Facial steamer is back – and it’s the cheapest way to upgrade your skincare routine
But you’d be a bit naive to think that Beckham is sitting at home, swinging a towel over her head while leaning over a bowl of water. Oh no, the art of steaming has certainly upped its game. There are now several plug-in devices to help you measure the intensity and temperature of your steam. Facialist Sarah Chapman’s Pro Hydro-Mist Steamer is one of the best on the market (and it’s Beckham’s favorite device) because it uses micro-fine steam to avoid irritation while delivering the results you you’re waiting.
But whether you choose a nifty gimmick or stick to what you know, getting started is easy. The key is to mist your face two to three times a week to notice a clearer, more youthful complexion.
If you opt for the bowl method, experts say a light hair towel can be used with a large mixing bowl. Pour in half a cup of cold water for every cup and a half of boiling water you use, and always place it on a sturdy surface to avoid accidents.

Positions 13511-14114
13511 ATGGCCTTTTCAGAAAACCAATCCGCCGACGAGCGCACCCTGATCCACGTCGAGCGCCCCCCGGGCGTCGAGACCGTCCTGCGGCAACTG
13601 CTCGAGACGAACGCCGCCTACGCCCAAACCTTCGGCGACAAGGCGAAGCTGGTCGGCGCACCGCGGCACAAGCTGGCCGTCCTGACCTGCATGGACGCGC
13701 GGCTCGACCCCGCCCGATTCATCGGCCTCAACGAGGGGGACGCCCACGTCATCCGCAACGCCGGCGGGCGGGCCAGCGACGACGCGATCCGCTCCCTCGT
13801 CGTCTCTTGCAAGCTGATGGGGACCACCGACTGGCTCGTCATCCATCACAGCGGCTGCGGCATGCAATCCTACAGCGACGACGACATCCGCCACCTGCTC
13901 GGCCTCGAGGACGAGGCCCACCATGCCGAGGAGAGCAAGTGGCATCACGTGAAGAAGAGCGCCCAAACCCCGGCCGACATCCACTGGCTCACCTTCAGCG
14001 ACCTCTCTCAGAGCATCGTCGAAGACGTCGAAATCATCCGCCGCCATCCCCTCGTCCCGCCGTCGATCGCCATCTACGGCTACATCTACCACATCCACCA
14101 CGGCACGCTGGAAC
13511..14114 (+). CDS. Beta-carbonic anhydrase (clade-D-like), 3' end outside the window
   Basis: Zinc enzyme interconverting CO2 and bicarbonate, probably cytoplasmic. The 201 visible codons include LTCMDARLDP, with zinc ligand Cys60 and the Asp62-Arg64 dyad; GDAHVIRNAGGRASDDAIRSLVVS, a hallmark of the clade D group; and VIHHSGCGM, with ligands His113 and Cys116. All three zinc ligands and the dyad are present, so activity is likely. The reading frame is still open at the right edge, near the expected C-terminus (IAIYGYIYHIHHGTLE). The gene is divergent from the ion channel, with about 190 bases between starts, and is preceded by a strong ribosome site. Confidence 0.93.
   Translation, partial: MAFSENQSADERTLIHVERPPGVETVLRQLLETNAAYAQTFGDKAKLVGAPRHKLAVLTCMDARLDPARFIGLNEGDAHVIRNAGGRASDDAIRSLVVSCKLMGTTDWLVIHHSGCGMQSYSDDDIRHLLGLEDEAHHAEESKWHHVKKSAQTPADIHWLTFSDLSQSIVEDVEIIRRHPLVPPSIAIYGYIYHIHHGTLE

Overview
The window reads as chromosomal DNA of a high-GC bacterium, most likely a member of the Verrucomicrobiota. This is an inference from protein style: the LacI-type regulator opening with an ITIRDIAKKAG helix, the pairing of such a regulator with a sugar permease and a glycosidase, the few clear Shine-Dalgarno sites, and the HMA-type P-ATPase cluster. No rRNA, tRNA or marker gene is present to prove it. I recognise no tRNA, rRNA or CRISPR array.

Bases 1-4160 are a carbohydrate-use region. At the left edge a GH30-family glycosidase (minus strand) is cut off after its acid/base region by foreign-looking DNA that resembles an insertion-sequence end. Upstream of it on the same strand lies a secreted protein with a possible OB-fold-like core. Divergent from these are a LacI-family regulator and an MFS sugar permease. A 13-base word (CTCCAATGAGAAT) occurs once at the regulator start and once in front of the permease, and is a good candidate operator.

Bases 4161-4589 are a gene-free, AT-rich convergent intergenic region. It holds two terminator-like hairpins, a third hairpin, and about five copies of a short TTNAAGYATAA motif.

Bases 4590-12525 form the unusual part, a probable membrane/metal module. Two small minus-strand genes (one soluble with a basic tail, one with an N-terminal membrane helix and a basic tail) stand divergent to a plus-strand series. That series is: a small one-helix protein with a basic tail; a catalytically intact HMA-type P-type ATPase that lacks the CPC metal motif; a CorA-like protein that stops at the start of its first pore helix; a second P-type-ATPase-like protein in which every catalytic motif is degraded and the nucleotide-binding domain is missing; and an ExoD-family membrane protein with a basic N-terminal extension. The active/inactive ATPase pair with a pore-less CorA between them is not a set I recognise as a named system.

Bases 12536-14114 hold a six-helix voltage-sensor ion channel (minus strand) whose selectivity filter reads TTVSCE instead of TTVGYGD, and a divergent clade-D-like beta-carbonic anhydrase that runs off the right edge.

Either way, simply place your face about 20cm away from the steam, ensuring the temperature never exceeds 40 degrees – the optimum heat recommended by Chapman for relaxing impurities. Sessions should last no more than 10 minutes each, making this the ideal ritual for unwinding. Just be sure to cleanse your skin afterwards to rid it of any debris on the skin after the session.
If you’re looking to enhance your experience at home, adding a few drops of rosewater will fill the room with fragrance, and that’s how Keys enjoys hers. Note: Avoid essential oils as they can irritate and clog the skin. Even better, applying a plumping serum or mask right before you start your steam can help lock in moisture for long-lasting hydration. Continue with the rest of your skincare routine as usual – whether you choose to de-wrinkle in the morning or evening is up to you.
Devices to try
Pro Hydro-Mist Facial Steamer, £138, Sarah Chapman